On International Women's Day we wanted to highlight a few fantastic females who have been exceptionally brilliant in south-east London and north Kent.

IWD takes place on March 8 every year to celebrate how far women have come and also to continue the fight on inequality.

It is also centred around campaigning to close the gender pay gap, which according to the World Economic Forum won’t close until 2186.

The seven women below are just a sample of the many amazing women and girls who have done something inspiring in the last six months.

Girl's donation to Little Princess Trust after classmate gets cancer

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A little girl from Hayes who was upset when her classmate was diagnosed with leukaemia has spent three years growing her hair to donate it to children with cancer.

Summer Clark was just five when her friend’s hair started falling out.

Summer had 12 inches of her long hair chopped, which was then donated to the Little Princess Trust, a charity which makes wigs for children with cancer.

Woman thanks therapist for saving her life after suicide attempts

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A young woman who had truly hit rock bottom, and had attempted suicide, thanked her therapist who "saved her life".

Zoe Thomas, 23, was two weeks into studying at Queen Mary University in east London when she was strongly advised to seek help in A&E over concerns for her mental health.

But she said her fight returned thanks to inspirational therapist Charlotte 'Lottie' White.

Calls for new inquest into Lewisham girl's death linked to air pollution

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Rosamund Adoo-Kissi-Debrah wants to know the cause of her daughter’s death, after she died in 2013.

The Hither Green mother and clean-air campaigner is waiting to hear back from the attorney general after lodging a request, with new evidence, for a second inquest into the death of her daughter, Ella.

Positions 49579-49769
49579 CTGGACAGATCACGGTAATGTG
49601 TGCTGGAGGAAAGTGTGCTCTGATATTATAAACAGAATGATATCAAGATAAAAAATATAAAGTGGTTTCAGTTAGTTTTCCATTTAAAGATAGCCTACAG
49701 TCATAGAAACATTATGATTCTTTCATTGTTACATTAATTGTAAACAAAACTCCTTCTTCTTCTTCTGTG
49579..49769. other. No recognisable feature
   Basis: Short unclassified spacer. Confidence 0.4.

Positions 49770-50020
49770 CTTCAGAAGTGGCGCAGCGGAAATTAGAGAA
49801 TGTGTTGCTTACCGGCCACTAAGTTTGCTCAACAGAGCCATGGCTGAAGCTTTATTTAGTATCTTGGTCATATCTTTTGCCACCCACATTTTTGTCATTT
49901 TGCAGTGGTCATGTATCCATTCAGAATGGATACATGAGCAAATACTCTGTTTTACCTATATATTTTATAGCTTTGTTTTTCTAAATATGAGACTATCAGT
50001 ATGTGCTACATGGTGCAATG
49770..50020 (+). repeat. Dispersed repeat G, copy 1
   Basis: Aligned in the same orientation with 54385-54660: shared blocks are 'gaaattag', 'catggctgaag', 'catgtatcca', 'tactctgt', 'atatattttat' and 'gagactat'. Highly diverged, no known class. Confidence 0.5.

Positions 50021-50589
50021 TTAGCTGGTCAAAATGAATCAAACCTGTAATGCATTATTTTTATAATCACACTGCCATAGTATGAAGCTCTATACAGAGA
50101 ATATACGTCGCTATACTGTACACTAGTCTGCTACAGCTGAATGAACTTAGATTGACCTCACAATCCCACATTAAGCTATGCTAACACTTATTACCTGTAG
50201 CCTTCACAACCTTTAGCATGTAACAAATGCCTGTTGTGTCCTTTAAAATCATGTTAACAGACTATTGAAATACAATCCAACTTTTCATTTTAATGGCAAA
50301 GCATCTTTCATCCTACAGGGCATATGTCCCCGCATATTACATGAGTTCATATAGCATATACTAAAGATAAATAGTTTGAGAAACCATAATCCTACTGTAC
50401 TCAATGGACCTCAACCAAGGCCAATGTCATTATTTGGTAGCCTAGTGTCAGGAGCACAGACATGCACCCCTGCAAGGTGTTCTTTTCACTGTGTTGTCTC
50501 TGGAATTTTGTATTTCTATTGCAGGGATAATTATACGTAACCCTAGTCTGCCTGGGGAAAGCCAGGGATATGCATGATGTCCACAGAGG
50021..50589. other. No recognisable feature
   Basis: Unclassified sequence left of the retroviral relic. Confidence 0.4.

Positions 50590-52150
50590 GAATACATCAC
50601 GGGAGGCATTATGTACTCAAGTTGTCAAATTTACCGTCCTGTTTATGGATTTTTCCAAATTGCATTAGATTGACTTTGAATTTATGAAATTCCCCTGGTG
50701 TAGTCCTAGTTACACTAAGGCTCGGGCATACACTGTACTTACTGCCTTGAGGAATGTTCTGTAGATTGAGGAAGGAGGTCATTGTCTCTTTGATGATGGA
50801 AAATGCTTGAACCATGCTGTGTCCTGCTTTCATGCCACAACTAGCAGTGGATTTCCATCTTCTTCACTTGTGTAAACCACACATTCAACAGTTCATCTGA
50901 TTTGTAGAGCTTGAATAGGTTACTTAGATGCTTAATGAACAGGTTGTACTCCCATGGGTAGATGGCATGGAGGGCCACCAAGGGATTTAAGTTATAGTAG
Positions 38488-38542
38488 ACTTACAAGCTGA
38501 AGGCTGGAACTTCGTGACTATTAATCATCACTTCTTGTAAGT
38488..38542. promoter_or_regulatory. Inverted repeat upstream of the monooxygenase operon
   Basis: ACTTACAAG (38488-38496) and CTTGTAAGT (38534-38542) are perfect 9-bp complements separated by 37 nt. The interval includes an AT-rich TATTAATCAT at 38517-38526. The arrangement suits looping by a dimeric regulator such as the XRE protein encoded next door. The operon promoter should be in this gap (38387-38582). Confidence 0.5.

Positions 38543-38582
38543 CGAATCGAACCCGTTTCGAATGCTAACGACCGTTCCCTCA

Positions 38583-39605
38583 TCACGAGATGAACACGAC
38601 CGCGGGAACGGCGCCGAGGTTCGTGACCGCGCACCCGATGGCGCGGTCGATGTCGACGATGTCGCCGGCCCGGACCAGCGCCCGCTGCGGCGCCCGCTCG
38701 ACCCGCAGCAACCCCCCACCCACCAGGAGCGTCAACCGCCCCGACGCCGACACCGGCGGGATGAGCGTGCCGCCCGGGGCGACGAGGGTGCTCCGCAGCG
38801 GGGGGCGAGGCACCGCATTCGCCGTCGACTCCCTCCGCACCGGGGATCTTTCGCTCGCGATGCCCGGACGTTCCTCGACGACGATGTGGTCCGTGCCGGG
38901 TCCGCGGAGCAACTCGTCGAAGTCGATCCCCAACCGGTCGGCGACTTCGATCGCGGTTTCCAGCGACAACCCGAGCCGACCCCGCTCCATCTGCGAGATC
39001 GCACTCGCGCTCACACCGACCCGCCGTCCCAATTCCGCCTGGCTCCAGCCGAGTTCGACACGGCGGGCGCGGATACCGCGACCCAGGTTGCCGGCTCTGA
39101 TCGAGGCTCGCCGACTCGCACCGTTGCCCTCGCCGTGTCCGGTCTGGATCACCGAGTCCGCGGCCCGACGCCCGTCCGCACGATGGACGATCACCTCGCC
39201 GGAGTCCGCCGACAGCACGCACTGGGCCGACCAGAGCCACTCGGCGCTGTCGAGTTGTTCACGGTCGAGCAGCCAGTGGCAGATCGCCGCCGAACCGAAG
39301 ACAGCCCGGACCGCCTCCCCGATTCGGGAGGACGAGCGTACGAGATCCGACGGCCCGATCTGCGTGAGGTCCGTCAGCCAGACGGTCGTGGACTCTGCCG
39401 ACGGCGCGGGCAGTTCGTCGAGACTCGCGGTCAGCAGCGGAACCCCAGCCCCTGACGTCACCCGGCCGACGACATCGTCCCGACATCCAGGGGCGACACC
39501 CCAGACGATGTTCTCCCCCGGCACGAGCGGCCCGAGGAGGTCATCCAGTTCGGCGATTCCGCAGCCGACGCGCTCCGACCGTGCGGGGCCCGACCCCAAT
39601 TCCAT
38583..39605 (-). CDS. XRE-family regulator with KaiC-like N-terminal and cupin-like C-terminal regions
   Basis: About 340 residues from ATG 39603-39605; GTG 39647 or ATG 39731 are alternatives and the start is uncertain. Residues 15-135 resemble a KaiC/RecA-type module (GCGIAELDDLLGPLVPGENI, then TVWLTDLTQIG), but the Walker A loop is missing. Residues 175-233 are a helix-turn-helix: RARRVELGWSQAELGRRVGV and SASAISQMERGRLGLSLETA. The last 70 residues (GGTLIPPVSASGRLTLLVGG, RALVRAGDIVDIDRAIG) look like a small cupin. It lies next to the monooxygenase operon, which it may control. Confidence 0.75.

The “incredibly healthy” Holbeach primary pupil died in February 2013 aged nine, from acute respiratory failure after years of coughing fits and seizures.

Rosamund continues to fight for a new inquest to be launched and to clean up the dirty London air to stop this happening to other children.

Lollipop lady spends 42 years working in John Stainer School in Brockley

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Sheila Richards has spent the last 42 years helping schoolchildren cross the road in Brockley and she has no plans of retiring.

This September she turns 82 but she is continuing to spend her time supporting kids at John Stainer School on St Asaph Road.

She has been branded a "community hero".

Autistic children suffering 'mental stress' at school

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Emma Dalmayne and a specialist team of autistic adults run a group called Autistic Inclusive Meets.

This is for autistic children who are suffering "mental stress" at school and having to be educated at home instead, according to a support service.

Autistic Inclusive Meets (AIM) looks to enable families with autistic children to get out into the community and socialise with peers.

Ladywell woman runs Simply Listening service for people feeling low

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A woman who has lived in south-east London throughout her life has set up a community listening initiative for those who feel at a low ebb.

Nana Anto-Awuakye, who has previously worked for BBC Radio 4 and 5, wanted to create a space for people who might be suffering in silence.

The idea was inspired by Nana's own experience of walking into a cafe when she had a young son and just wanted to speak to someone but who also didn't want to "medicalise" how she was feeling.

We would love you to send us photos of you and the women that inspire us the most. Email us on emily.hennings@newsquest.co.uk